Newspaper Page Text
AU communications intuii?uil for this culiiiun
?huul? b? atl?rmsuil tu J. U. O'N. Hollowny,
Esq.. whohiia kindly consuntcil to uriit lt.
Road and Study.
How many of our teachers are sub
scribers to educational periodicals?
Very few, wo fear, and yet how nec
essary they arc for the Improvement
of Iiio teacher in his profession. Un
less the physician reads and studies
periodicals connected with his calling
in order to keep abreast with the
many improvements and the rapid
strides of the science of medicine, he
will prove himself au unworthy disci
ple of Esculapius. The minister who'
expects to fulfill a grand mission
must be able to solve the intricate
mysteries of revealed religion and
keep alive to the upward and on
ward march of the church, or he will
fall far short of his mark. So with
every profession of life. And the
teacher, if true to himself and to the
interests of those whom ho instructs,
must keep up with tho progress of
his profession, and to do this ho must
supply himself with books and peri*
odioals and read them. Tho great
actor, Salvini, once said to his pupils :
"If you would wield a mighty power,
tho thiuidorboU of oratory, study,
study, study; all the gcuius in the
world will not help you along with
any art, unless you aro a hard stu
dent." We need not make the appli
cation, for every sensible teacher will
readily sec the point.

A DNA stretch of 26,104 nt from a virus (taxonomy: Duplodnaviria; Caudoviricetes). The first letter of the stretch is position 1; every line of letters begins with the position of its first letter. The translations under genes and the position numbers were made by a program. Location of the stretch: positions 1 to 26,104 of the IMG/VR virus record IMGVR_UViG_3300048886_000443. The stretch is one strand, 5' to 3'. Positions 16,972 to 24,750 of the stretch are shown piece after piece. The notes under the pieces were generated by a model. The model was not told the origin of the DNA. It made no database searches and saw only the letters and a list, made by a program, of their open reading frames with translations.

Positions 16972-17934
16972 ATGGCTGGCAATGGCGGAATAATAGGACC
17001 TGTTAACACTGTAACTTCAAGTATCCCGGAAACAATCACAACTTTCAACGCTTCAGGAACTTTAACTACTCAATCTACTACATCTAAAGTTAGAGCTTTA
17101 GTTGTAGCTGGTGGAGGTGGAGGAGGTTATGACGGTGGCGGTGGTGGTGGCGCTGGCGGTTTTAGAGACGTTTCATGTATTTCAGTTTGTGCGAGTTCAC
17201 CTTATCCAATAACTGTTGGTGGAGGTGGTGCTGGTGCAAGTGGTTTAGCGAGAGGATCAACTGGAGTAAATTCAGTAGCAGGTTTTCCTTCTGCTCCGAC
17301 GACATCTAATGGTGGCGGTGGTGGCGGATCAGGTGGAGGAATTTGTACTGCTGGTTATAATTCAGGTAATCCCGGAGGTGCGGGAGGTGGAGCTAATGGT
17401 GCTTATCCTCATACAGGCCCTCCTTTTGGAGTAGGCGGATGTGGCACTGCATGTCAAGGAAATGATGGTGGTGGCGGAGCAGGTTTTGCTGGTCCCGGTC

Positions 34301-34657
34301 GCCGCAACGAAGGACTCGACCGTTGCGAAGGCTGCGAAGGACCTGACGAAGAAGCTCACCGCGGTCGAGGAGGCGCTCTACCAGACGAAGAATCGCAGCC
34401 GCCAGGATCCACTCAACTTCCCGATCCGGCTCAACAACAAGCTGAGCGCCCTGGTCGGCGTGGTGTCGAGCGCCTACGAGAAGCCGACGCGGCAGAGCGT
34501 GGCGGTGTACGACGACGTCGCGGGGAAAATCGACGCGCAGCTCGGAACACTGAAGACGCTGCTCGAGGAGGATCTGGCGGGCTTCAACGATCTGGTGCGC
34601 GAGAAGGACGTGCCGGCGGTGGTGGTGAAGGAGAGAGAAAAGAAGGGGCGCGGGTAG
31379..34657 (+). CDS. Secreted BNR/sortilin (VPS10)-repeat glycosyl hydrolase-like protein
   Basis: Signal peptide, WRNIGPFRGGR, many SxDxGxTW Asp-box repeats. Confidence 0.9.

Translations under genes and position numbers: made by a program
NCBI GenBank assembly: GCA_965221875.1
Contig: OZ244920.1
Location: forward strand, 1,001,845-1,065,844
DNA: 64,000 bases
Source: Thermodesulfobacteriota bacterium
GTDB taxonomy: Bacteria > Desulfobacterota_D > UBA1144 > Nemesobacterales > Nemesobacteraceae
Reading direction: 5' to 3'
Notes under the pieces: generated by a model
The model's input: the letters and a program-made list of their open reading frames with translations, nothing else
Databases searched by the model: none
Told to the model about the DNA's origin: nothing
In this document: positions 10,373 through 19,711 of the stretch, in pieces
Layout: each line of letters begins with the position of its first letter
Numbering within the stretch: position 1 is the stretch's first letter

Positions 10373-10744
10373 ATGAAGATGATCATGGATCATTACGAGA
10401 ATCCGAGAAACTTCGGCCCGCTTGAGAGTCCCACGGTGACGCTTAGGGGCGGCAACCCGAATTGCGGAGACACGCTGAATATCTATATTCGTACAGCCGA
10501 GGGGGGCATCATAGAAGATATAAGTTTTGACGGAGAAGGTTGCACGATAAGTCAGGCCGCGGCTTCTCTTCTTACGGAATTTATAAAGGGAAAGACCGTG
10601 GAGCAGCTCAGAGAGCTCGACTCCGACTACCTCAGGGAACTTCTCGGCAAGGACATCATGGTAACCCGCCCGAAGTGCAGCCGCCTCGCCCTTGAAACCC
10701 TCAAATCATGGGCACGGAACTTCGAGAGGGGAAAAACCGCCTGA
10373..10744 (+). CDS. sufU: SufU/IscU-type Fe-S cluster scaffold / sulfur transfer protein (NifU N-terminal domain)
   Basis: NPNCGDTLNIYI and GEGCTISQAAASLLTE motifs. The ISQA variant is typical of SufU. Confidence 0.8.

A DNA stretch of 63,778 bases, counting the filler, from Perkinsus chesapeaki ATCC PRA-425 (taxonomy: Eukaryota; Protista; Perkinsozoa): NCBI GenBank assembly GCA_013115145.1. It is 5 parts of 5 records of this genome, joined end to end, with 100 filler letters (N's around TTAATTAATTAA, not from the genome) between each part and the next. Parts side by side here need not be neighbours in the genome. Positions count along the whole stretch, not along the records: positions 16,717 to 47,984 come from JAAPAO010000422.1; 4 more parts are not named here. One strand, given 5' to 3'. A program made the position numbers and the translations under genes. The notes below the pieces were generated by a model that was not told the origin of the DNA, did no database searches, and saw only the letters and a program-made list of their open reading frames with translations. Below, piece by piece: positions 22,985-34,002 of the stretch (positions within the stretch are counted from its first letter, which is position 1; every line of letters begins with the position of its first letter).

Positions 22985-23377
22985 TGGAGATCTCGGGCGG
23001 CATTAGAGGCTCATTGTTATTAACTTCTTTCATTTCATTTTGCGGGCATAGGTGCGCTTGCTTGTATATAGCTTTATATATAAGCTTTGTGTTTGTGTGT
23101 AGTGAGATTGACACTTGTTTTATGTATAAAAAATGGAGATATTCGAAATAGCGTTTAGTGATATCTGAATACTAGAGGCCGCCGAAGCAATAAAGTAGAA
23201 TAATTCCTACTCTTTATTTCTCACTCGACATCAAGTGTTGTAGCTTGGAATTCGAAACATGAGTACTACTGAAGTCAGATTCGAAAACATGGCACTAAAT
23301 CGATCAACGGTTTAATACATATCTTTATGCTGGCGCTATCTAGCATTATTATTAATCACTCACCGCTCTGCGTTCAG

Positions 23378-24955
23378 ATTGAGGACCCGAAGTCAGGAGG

A New Sea.
It is known from careful measure
ments of M. Kondalre, that a large
part of the desert of Sahara is a large
basin, having a surface level lower
than the Mediterranean Sea. In that
part of the desert sunlit -of Algeria
and Tunis, this depression extends
about 3,-l?O square miics, which is
equal to the a?ea of the States of Del
aware and Rhode Island. Into this
basin it is proposed to admit the wa
ters of the Meditecancan by means of
a canal from the Gulf of (Jabe/., this
young sea having a depth of one hun
dred feet in some places, averaging
forty leet, with an aica of half of
Lake Ontario. Physical geographers
anticipate important climatic changes
in the vicinity from evaporation ami
precipitation, and \v all probability
will allect the climate and productions
of all southern Europe.
More than one thousand young wo
men have graduated during the past
month, from Vassar, Wcllcsley, and
other institutions, a fact which shows
that the higher education of woman
is receiving a small share, at least,
of that attention which its importance
demands. Let's have educated daugh
ters along with educated sons. Some
may doubt the propriety of co-educa
tion of the sexes, but equal education
is an Accomplished facl,ai d this is one
of the hopeful signs of the limes.
A minister was ridding through a
section of the State of South Carolina
where custom forbade, innkeepers to
take pay from the clergy who stayed
with them. The minister in question
took supper without prayers 01 grace,